Recently my beautiful daughter and I were sitting on a bench in a city we do not live in but nonetheless love watching a slow train go by.  I told her I would not do this but I could see someone (not me) jumping on the ladder up to the platform betwixt each huge metal box and climbing one side then down to the other as the cars lumbered by.  I timed them-one Mississippi, two Mississippi and it took 10 seconds for each to travel from one side of the intersection to the other, slow, quiet, heavy-climb up, walk over climb down, jump off.

It only takes a second for a jump to go wrong, not on the hypothetical slow train but in a real basketball scrimmage-up one, shoot, full force of the other girl driving into my daughter’s knee.

Months later the kids tell me they thing we lost the indoor basketball that day.  We all know we lost more than that, coming so close on the heals of my spectacular gesture, ensuing protest and unraveling attendance at the ski ranch, leaving, being told to leave, when the ropes began separating, things falling in pieces, bodies in the murky brown water.

Basketball was supposed to be the rebound sport, but the breakup came too fast and we resorted to RICE, returned to MRIs, visited new ortho docs.

Each thing-the leave-yourself-behind move, the extreme sports, the regular sports, the injuries, just slow moving heavy boxes full of pebbles clicking slowly by-one Mississippi, two Mississippi, all the way down the line….

To rehab.  Not Amy Winehouse rehab-kneehab I coin it-another ordinary rectangular box, up then down, one Mississippi, two Mississippi.

I took M to rehab as soon as I could, wanted as soon as I could to assuage the hurt-fear-loss.  They iced it and I stayed with her or she would have been alone.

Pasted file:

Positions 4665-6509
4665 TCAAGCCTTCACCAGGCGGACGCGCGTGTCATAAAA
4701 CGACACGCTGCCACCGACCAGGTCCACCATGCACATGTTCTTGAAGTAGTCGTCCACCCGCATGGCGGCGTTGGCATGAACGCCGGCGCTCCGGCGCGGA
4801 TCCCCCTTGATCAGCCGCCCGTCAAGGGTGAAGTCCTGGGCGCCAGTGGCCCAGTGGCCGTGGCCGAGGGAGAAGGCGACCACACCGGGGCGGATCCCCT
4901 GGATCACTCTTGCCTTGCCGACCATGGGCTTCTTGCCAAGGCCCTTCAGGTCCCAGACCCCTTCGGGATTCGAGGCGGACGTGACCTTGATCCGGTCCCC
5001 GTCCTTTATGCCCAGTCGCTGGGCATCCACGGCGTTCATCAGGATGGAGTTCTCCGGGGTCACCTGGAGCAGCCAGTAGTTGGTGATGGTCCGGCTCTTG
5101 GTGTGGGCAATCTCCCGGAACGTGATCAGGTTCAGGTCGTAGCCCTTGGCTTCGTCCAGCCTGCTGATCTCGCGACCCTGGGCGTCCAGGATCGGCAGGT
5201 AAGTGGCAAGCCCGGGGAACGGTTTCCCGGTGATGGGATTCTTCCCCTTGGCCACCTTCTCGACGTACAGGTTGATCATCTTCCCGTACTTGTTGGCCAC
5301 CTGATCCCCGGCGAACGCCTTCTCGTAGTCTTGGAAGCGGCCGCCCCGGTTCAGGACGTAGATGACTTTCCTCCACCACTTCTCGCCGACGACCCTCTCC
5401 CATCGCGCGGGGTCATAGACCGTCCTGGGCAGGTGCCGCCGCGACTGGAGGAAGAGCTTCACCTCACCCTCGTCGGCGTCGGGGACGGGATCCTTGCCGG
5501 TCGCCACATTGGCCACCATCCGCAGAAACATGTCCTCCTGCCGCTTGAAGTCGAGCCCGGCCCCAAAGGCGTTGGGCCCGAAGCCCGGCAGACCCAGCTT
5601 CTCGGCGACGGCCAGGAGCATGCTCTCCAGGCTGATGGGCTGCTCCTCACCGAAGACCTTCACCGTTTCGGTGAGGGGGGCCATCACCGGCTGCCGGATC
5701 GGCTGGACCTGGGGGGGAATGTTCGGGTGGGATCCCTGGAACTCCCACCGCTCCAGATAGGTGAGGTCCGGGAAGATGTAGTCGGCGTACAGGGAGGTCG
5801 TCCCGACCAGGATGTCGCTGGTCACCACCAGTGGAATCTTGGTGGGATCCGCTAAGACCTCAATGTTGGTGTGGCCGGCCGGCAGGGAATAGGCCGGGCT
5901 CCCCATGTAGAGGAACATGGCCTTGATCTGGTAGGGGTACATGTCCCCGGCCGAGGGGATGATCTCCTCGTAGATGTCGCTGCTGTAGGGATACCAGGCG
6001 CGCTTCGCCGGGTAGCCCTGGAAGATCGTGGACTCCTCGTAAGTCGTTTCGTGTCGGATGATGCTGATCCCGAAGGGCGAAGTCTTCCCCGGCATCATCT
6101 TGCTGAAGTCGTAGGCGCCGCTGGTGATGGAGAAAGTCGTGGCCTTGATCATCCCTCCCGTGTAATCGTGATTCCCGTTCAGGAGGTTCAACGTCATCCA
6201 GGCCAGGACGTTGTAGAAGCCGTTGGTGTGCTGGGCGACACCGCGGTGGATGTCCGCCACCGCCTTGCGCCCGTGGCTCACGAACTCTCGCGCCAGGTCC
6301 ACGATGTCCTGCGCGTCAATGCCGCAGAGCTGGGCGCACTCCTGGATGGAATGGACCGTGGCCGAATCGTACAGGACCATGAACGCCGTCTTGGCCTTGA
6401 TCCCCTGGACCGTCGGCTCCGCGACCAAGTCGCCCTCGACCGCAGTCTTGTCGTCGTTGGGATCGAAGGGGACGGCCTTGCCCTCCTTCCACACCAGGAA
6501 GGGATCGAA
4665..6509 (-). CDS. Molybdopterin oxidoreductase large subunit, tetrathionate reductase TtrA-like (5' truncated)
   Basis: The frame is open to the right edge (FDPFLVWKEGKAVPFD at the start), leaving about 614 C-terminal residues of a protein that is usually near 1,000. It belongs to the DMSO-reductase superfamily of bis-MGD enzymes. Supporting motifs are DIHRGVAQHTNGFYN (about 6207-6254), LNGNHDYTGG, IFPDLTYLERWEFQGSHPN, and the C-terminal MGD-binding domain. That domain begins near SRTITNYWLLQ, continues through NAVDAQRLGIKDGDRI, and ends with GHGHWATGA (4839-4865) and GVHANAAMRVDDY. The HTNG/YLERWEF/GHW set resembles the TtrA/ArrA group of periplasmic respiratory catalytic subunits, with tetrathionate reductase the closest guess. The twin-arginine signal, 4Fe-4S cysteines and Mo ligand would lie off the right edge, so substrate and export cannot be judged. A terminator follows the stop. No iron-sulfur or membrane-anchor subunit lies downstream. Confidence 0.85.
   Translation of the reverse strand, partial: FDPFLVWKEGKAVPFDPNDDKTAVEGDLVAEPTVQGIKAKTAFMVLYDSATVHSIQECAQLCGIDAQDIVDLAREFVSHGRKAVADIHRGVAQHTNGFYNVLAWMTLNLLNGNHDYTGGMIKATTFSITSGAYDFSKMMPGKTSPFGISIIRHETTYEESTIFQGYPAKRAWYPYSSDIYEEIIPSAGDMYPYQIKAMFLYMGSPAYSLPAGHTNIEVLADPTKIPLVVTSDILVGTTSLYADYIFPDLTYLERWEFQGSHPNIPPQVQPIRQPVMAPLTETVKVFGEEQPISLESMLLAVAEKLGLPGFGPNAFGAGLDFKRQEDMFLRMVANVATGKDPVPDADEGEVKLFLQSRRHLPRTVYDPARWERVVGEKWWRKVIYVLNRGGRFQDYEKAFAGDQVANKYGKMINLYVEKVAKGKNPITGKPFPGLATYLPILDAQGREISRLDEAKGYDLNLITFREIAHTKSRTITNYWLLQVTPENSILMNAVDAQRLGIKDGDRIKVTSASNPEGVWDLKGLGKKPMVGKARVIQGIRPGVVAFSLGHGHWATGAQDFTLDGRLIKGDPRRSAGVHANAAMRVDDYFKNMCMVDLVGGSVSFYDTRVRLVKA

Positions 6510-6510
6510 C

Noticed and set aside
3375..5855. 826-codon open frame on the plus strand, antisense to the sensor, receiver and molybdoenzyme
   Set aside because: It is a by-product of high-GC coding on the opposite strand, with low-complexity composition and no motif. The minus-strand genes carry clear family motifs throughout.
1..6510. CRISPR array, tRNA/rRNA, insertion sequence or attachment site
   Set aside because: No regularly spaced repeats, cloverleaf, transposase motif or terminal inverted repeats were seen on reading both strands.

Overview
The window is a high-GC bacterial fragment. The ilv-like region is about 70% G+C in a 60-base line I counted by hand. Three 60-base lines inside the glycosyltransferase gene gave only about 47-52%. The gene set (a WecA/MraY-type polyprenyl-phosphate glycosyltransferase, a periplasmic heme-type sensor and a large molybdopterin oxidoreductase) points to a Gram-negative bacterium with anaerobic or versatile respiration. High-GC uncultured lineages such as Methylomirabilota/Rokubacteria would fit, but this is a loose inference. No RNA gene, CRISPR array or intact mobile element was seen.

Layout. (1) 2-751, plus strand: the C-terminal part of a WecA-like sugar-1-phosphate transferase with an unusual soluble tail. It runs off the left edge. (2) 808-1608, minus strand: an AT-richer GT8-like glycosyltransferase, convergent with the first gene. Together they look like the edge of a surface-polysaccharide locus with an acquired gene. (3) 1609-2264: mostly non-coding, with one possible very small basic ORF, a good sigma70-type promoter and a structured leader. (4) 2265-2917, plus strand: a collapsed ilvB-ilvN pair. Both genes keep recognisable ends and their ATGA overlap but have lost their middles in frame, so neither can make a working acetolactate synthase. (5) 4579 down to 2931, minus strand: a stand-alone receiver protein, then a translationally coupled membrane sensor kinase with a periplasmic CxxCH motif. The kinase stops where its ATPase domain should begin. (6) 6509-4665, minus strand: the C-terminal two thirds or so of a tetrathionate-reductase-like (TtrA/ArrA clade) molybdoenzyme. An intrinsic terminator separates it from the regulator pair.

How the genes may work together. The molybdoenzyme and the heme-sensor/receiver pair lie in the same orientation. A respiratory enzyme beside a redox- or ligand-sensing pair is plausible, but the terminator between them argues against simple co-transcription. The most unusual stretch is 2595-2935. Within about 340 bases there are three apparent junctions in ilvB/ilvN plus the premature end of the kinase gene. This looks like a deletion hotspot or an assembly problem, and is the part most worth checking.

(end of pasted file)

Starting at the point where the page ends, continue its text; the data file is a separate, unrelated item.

Part One of two…

If you were to drive through sleepy a certain sleepy looking hamlet nestled in the farm-to market hypotenuse of I-10 east of San Antonio and I-35 south of San Marcos you would think it was a convenience store, a cafe, and maybe a bar or two.

If you approached that hamlet from the water side you would find a rather dazzling array of lake houses, boats, docks, and water sport paraphernalia.  All the houses say money and privilege but one stands out among them-a vast building or set of buildings so sprawling as to be a hotel or resort of some sort.

The, house, with its array of water skis, and wakeboards, belongs to an orthopedic doctor.  His patients could easily be his neighbors, and his collection of toys are often the vehicles for the injuries he surgically repairs.

Seems an uneasy tautology at best- knee surgeries caused by wakeboards, wakeboards bought by knee surgeries…

I stood on an accurate scale and despaired at its arbitrary number.  Then whined to God: why can’t I lose weight?

His answer: trust your body.

As usual, for Him, anchoring words.

Perhaps youth is always hubris 

Although not always so baldly unhinged

I can still see

The mistaken room, ensuing melee

As though an intimate troupe of primate acrobats 

Had used their clever

Prehensile tails to